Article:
Medical quackery upsets me very, very much

Vector wrote:

Personally, I can't remember the last time I had a vaccination. That's completely out of laziness and being a single male. Now that I'm married, planning to start a family, and moving to Vancouver, I'll start getting vaccinated.

Other than the yearly flu-shot or vaccines for travel adults only need the standard booster mix every 10 years or so. ETA: Unless you step on a rusty nail or some such that is.

krev82 wrote:
Vector wrote:

Personally, I can't remember the last time I had a vaccination. That's completely out of laziness and being a single male. Now that I'm married, planning to start a family, and moving to Vancouver, I'll start getting vaccinated.

Other than the yearly flu-shot or vaccines for travel adults only need the standard booster mix every 10 years or so. ETA: Unless you step on a rusty nail or some such that is.

My ten year has either come and gone or is approaching soon. I've also been teaching children for the last 2 years. I really should have got vaccinated while I was in Japan. The one time I had the flu I had a fever over 40C.

Yeah I got a flu shot for the first time last year. .. just before the birth of my beautiful baby girl. I normally don't bother because my immune system is pretty damn awesome (I'm the guy that rarely catches your cold and is over it before you are)

Reminder: If you catch a cold and are over it and it was no big deal? That was not the flu. If you get hit by a truck and are down for a week? That's probably the flu.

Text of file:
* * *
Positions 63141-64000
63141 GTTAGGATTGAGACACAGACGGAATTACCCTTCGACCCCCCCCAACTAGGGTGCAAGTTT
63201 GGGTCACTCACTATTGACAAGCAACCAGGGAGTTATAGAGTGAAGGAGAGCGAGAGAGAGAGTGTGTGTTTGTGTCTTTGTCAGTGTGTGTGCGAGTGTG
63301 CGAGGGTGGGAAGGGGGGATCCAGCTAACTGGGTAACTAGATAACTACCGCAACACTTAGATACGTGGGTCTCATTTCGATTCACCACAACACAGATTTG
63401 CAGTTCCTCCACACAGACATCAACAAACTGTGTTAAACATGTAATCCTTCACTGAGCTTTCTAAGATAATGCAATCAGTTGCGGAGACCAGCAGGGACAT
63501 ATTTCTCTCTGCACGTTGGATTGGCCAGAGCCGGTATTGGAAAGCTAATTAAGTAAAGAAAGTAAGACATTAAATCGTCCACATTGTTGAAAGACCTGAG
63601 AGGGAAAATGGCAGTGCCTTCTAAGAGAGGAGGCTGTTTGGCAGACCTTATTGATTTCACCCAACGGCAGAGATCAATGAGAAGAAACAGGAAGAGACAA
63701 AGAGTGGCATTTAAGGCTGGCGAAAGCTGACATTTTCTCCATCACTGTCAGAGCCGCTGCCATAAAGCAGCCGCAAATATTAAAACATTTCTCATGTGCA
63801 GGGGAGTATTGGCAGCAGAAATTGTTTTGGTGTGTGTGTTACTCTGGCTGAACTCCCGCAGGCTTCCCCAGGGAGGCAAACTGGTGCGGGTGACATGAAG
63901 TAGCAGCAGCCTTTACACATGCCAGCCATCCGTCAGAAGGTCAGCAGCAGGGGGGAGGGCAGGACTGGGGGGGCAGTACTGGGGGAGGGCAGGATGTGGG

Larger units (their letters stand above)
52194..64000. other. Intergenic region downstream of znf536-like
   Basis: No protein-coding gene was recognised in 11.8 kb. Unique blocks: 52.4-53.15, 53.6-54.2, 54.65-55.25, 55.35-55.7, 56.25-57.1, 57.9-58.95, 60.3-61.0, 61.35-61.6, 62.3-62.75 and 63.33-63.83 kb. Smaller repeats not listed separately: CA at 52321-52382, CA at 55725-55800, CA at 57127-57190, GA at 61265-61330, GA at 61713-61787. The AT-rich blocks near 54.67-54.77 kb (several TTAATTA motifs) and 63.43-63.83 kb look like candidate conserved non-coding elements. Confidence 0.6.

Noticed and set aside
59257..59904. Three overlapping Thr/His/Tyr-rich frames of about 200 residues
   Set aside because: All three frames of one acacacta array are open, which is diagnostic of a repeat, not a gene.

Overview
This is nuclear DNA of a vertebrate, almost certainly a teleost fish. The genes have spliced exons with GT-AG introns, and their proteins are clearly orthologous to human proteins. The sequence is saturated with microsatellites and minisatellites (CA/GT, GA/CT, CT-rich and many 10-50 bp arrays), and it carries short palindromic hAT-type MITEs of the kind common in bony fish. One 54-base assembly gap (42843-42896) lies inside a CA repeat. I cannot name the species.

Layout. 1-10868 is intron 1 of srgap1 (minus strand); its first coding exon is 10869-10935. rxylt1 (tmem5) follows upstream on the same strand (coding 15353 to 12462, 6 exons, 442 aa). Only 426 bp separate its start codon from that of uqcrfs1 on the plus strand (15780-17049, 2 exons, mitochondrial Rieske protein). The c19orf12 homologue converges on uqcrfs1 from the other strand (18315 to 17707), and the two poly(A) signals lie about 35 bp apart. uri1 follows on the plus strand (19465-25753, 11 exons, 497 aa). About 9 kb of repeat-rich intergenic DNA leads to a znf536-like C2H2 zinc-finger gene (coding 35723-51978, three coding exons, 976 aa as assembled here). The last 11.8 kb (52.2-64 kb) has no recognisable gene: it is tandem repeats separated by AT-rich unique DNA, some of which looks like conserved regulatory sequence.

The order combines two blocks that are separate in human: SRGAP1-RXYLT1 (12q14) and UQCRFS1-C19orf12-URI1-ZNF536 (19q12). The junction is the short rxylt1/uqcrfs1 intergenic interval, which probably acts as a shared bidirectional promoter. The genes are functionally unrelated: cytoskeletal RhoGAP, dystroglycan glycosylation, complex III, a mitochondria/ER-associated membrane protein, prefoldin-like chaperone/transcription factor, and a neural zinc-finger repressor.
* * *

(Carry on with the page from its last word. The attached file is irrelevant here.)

One of the many awesome benefits of working where I do is that they bring the vaccinations to the office so I don't have to go anywhere for it (free free free!!). Unfortunately, I live in the anti-science South, so I am surrounded by folks who believe retarded crap about vaccines being the work of teh Devil.

Hypatian wrote:

Reminder: If you catch a cold and are over it and it was no big deal? That was not the flu. If you get hit by a truck and are down for a week? That's probably the flu.

+1

Influenza can straight out kill you (and does a couple hundred thousand times a year).

OG_slinger wrote:
Hypatian wrote:

Reminder: If you catch a cold and are over it and it was no big deal? That was not the flu. If you get hit by a truck and are down for a week? That's probably the flu.

+1

Influenza can straight out kill you (and does a couple hundred thousand times a year).

Speak for yourself. I only died twice from the flu last year.

LouZiffer wrote:
OG_slinger wrote:
Hypatian wrote:

Reminder: If you catch a cold and are over it and it was no big deal? That was not the flu. If you get hit by a truck and are down for a week? That's probably the flu.

+1

Influenza can straight out kill you (and does a couple hundred thousand times a year).

Speak for yourself. I only died twice from the flu last year.

Today I learned that LouZiffer is either Double Jesus or a very persistent zombie.

OG_slinger wrote:
Hypatian wrote:

Reminder: If you catch a cold and are over it and it was no big deal? That was not the flu. If you get hit by a truck and are down for a week? That's probably the flu.

+1

Influenza can straight out kill you (and does a couple hundred thousand times a year).

Influenza (the viral infection) is not that deadly (500 per year in the USA).. BUT it can lead to pneumonia (the lung infection) which is very deadly (50,000 per year in the USA).